Environmental Engineering Reference
In-Depth Information
The efficiency of fuel utilization in a breeder reactor is expressed as the ratio of the number of
fissile nuclei formed to the number destroyed. This ratio is called breeding ratio (BR):
Number of fissile nuclei produced
Number of fissile nuclei destroyed
When BR is greater than 1, breeding occurs. Note that both in the numerator and denominator of
equation (6.11) fissile nuclei include not only 235 U, but 233 U and initially present 239 Pu.
Breeder reactors could also use thorium as a fuel. 232 Th is a fertile nucleus that can be converted
into fissile 233 U by the following reaction sequence:
232 Th
233 Th
233 Pa
233 U
+ γ
+ β
+ β
Here 233 Pa is an isotope of element 91, protactinium. Because worldwide thorium ores have about
an equal abundance as uranium ores, the use of thorium would extend the nuclear fuel resources
by about a factor of two. So far, thorium-based breeder reactors are only in the planning and
development phase.
A major problem with breeder reactors is the need to use liquid sodium as a coolant. (A
helium-cooled breeder reactor was designed by Gulf General Atomic Corporation in the 1960s,
but was not constructed.) In addition to the appropriate moderating characteristics of sodium, it
also has an excellent heat transfer capacity. Sodium melts at 90 C and boils at 882 C. This allows
the reactor to run hotter, and consequently a higher thermal efficiency is obtained. But sodium is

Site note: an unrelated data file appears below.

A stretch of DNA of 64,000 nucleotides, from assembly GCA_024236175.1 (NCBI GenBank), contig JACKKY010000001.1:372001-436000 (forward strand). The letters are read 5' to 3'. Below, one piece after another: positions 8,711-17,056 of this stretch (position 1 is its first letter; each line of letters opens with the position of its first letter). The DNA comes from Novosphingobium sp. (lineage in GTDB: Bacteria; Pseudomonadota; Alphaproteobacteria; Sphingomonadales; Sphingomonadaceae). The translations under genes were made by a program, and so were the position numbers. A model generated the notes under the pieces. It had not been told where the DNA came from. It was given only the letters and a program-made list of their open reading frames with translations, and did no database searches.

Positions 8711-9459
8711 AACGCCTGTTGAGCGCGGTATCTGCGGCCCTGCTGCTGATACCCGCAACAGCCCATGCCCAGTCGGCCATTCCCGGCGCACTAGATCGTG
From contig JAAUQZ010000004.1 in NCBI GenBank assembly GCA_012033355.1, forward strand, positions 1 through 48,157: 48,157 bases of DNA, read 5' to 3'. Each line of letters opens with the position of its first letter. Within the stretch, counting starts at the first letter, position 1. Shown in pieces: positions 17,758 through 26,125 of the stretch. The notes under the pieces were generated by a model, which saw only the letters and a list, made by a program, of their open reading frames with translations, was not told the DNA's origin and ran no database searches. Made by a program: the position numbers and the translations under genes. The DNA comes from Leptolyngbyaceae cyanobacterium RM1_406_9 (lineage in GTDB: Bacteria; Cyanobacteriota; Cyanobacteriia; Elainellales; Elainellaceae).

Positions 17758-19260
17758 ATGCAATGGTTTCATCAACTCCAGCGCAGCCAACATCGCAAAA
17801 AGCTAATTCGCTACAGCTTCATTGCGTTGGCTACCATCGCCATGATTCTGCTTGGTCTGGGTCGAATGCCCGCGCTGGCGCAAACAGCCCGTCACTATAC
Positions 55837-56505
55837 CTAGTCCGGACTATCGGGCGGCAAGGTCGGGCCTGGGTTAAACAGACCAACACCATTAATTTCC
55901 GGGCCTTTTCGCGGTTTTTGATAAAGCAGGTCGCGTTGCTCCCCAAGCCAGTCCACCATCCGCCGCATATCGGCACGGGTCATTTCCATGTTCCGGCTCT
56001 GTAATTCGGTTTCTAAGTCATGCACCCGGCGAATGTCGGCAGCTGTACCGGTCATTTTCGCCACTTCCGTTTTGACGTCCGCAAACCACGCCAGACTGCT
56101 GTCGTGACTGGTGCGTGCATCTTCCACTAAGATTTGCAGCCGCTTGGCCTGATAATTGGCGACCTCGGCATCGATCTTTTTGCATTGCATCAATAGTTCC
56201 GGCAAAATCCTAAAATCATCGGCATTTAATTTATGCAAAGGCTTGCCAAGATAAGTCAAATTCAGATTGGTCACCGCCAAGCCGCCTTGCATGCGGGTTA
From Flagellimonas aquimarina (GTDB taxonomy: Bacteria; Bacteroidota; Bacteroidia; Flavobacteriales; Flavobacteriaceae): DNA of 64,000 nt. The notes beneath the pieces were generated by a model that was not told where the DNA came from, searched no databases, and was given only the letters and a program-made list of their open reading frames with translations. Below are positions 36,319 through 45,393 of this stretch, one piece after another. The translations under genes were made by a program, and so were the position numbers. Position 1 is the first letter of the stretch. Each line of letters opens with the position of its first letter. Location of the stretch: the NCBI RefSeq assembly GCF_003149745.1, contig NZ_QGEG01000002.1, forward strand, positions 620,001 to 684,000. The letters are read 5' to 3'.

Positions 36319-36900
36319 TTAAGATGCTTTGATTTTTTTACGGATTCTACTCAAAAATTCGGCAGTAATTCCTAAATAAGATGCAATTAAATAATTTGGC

a nasty chemical. It burns spontaneously in air, and it reacts violently with water. Furthermore,
23 Na (the natural isotope) can absorb a neutron to convert first into 24 Na, and then into the stable
24 Mg. The intermediary
24 Na emits very energetic
radiation. Therefore, more than one
sodium loop is required, a separate loop for the sodium coolant circulation and another loop for
the water/steam cycle. A schematic of a LMFBR with two sodium loops is presented in Figure 6.5.
The reactor core, sodium loops, heat exchangers, and steam loops are all located in a contain-
ment vessel; the steam turbine, condenser, and the rest of the generating plant are outside of the
Several fast breeder reactors were operated in the United States, United Kingdom, France,
Germany, India, Japan, and Russia. The largest (400-MW) breeder reactor in the United States
operated from 1980 to 1994 at Clinch River, Tennessee, but was terminated because of concern
about nuclear proliferation. Breeder reactors still in operation are the 250-MW Phenix in France
(the 1240-MW Superphenix was shut down in 1998), the 40-MW FBTR in India, the 100-MW
Joyo in Japan, the 135-MW BN 350 formerly in USSR but now in Kazakhstan, and the 10-MW
BR 10, the 12-MW BOR 60, and the 600-MW BN 600 in Russia.
Most breeder reactors, with the exception of those in Japan, were operated for the pri-
mary purpose of producing weapons-grade plutonium. This is certainly one of the drawbacks of
breeder-type power plants. While they produce more fissile fuel than they consume in the process of
power production, the fissile fuel, plutonium, can be fairly easily extracted to make atomic bombs.
Strict international supervision will be necessary if, in the future, breeder-type power plants will
commonly be used for electric power production.
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